Can you list any up-and-coming researchers who you feel deserve recognition – and why?
Eric Kawka, Cattis Scientific. Eric has dedicated his time and career to natural product processing and formulation. He takes the knowledge he has gained through many failed experiments and presents it openly so that others don’t have to make the same mistakes. This mindset ultimately speeds up development in the industry and improves the overall quality of products in the market.
Nathan Johnson, Verne Bioanalytical. Nathan is an extremely talented plant geneticist/biologist and has recently turned his focus on the cannabis industry. His company has developed simple assays for making genetic tests accessible in point-of-use applications. He is also active in helping educate the industry about the applications of genetic testing in cannabis.
If you weren’t working in the cannabis industry, what would you be doing?
If I wasn’t in the cannabis industry, I think I’d still be doing very similar work to what I currently do, just for other (potentially less exciting) applications in a different industry. In college, I studied supercritical fluid chromatography and fundamental aspects of the SFC process, to inform on the development of analytical hardware. The most rewarding part for me has always been trying to take a complicated process like SFC, HPLC, or extraction and make that technology accessible to other people. Not everyone is an analytical chemist, thankfully. The more people with diverse skill sets that we can get these technologies in front of and generate high quality data at the point of use, the better. Classically trained analytical chemists don’t ask the same questions as physicists, biologists, geneticists, engineers, or processing technicians. Chemical data generation and interpretation shouldn’t be reserved for the “Analytical Team” in an organization – or the data guy at a company. These analytical tools and the data they generate should be made accessible to anyone curious enough to ask the right questions.
Who have been your heroes/mentors?
I’ve been privileged to work with a lot of amazing mentors throughout my career – too many to try and list them all here. My graduate research advisor at the University of Minnesota Duluth, Don Poe, introduced me to the field of analytical chemistry and the nuances of using carbon dioxide as a solvent for chemical separations. He fostered a curious and inquisitive mindset that made separation science interesting and exciting. He also introduced me to the product development group at Waters Corporation where I would eventually take my first “real job,” with Poe’s recommendation.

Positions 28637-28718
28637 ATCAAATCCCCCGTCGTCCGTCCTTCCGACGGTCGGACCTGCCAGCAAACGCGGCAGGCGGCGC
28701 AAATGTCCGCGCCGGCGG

At Waters, there were many people I looked up to as a young analytical chemist. It was humbling to be able to sit in meetings with the product development groups and see how some of the best analytical tools and software in the world get created. Specifically, my first boss Andrew Aubin taught me that part of our jobs as analytical chemists is to be critical and skeptical (of pretty much everything); trust but verify. No one else is going to look at a problem the same way as us and it’s on us to catch those things that no one else cares to notice. That attention to detail and confidence in your skills as an analytical chemist transcends across all roles I have had since joining his team.
I was introduced to cannabis science by Chris Hudalla at ProVerde Labs. Chris Hudalla has been a friend and professional mentor my whole career, especially as I was weighing up whether to jump into the industry with both feet; I’m not sure there’s anyone better to provide an unfiltered introduction to the (then still taboo) emerging cannabis industry. His perspective and willingness to share is a big reason I felt I could make the transition into the cannabis industry successfully. I’m privileged to have both Andy and Chris’ counsel still today as I navigate the industry we are all drawn to.
I could go on and on here… But I’ll end by saying that I’m hopeful that I can have the same type of impact on a young scientist someday as these people have had on me. I will have had a productive and fulfilling career if that’s the case.
What advice do you have for those following in your footsteps?
Don’t follow too closely! I’m joking a little – but for every good decision or breakthrough, there are seemingly countless failures. Learn from both. Make your own decisions, be confident in your own skills (being right helps a lot), and it’s okay to be critical at times.